Turn on the magnets
We love our GE Profile induction range that we bought a 2nd one for our new home!
Good points for sure. My only wish is that you wouldn’t have promoted Amazon for purchasing an induction cooktop.
Thanks for this, but there's an issue I wish you would have addressed: a full electric stove, with induction range but also an electric oven, requires a 220/240-volt line. I don't know how many kitchens in the US already have one of those, but I know that many - probably millions - of older homes do not, and I know from experience at my own house and my daughter's that adding such a line can require thousands of dollars worth of electrical work, sometimes including a new panel, which may require a city permit and inspection - in short, a big hassle and expense. Doing that for the millions of older homes would require a huge amount of money - a small fraction of the military budget, but hardly anybody seems to want to cut that. Most induction cooktops without oven work on a 120v line, but if you put one of those on top of an old gas stove, how much does that reduce the indoor pollution?
But what do you use for an oven???
I couldn't agree more. Wrote a humor piece about this last month: https://open.substack.com/pub/buildinghope/p/cooking-with-gas?r=4cg2x&utm_campaign=post&utm_medium=web&showWelcome=true
I'm know I'm a few weeks late to the party here, BUT! I just got an induction cooktop per your suggestion, and I'm here to say, it works! swimmingly so! I just made dinner, anf it felt really good to leave my noxious gas stove alone. Thanks for this article, Bill, and for your wisdom, as always.
Love the article, however, often there is a compromise to be made. I owned a full induction cooktop for years in my previous house (on-grid), and it was wonderful. Loved it. However, I built a new house, totally off-grid (power, rainwater, sewerage). Now, 100% of my electricity is solar-derived. Consequently, induction is limited to a small one-pan device which works great when the sun is shining, and the batteries are charged. The rest of the time I am limited to using a gas cooktop. I'll never go back to a connection to 'the grid' as I truly enjoy being independent. But gas is part of what makes that work for me. BTW, I'm in NZ where we have a 220-230V electrical supply, which is what my solar system outputs.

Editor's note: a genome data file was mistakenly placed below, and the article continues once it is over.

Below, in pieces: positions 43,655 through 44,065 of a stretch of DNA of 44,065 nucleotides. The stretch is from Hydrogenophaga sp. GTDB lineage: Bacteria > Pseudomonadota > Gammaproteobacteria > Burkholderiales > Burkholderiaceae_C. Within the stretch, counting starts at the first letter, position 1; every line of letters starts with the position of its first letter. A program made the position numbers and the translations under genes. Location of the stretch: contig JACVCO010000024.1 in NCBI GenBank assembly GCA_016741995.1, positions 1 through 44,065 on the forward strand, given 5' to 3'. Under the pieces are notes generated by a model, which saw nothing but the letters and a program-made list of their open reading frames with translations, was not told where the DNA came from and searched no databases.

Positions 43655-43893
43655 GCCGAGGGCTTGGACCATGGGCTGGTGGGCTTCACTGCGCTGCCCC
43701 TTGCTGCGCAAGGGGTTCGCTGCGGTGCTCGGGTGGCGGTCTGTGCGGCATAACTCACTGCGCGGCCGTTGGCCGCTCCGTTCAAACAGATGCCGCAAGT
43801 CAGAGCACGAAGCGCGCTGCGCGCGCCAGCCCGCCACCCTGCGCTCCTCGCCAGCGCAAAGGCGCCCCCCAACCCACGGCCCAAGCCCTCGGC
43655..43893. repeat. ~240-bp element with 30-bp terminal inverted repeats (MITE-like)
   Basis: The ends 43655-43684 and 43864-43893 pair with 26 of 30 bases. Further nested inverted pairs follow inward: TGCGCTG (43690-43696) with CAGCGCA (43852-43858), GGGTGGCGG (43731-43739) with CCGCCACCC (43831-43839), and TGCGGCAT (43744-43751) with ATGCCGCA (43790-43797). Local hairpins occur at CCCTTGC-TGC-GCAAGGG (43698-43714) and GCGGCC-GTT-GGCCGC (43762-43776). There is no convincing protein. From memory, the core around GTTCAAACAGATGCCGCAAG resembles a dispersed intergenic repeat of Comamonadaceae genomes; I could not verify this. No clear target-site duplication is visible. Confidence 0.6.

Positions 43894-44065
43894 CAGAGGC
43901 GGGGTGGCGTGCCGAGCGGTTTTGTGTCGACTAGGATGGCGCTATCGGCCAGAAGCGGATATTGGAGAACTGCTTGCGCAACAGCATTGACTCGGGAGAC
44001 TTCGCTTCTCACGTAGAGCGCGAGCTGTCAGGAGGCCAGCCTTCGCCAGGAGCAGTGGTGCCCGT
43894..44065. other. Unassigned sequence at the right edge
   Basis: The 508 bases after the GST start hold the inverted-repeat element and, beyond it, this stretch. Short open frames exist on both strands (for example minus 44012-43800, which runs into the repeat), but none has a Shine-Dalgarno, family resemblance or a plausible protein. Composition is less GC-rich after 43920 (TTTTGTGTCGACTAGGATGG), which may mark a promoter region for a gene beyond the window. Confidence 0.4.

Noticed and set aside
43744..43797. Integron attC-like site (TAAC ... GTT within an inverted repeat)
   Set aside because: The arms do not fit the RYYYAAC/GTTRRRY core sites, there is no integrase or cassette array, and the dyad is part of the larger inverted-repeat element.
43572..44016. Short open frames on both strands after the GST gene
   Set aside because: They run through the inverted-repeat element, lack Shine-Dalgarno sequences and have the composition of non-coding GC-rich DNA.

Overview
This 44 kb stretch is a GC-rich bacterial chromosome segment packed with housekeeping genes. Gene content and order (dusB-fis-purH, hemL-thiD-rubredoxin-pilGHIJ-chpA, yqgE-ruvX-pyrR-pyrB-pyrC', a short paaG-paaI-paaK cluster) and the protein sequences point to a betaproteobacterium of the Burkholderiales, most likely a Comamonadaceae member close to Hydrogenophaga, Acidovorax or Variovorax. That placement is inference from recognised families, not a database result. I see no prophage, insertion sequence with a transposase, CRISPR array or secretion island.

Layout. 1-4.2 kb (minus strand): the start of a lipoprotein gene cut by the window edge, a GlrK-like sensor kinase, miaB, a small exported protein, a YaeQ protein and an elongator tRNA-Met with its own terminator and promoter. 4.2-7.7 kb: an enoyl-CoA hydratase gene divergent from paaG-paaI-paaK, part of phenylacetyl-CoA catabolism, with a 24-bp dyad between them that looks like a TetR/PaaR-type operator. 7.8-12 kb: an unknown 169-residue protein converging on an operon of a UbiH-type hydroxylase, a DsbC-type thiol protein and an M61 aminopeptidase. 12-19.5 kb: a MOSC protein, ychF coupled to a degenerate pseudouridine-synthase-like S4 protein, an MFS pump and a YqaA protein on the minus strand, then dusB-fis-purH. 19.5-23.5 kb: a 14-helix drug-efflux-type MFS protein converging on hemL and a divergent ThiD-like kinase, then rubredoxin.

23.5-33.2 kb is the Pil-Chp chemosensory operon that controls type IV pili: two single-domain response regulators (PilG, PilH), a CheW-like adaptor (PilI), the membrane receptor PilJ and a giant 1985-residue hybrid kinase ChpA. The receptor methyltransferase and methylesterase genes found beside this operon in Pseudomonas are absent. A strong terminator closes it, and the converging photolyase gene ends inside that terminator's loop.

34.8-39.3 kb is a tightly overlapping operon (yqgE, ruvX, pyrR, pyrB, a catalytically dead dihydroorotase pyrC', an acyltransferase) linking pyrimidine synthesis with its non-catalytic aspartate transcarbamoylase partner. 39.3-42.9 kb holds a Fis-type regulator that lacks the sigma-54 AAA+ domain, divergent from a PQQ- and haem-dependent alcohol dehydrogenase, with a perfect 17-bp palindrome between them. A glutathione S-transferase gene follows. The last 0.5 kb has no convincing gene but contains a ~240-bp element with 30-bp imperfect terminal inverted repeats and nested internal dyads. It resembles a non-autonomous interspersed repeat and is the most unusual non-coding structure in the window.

Does having a natural-gas furnace also contribute to poor indoor air quality?
The MI reportedly gives chefs far more precise control over temps.
But we're not fans of government intervention in these matters. As Matt Ridley quipped, "Governments are bad at picking winners. But losers are good at picking governments."
We also note the US air quality data since the passage of the Clean Air Act, in relation to risk of hazardous air pollutants (NESHAP data). We think it's fair to ask whether the gross reduction in hazardous air pollutants since the CAA's passage more than offsets the miniscule risk to human health in relation to the small amount of natural gas commonly used in most homes.
Anyone who has cooked with both knows that gas is better than electric; it gives you much better control over temperature, and far quicker response. But I've living in a basement apartment with no stove at all these days, just a plug-in unit that can't even boil water. So a couple of months ago, in frustration, I bought a replacement. I had never heard of induction units, and it was by sheer accident that that was what I would up with. I can report that it is as good as gas for cooking, giving the cook as much control over temperature as gas, and, of course, better for the environment. It is excellent! I mostly use it for making soy milk and also tomato sauce, but I've also done smaller things, like scrambled eggs. I'm never going back.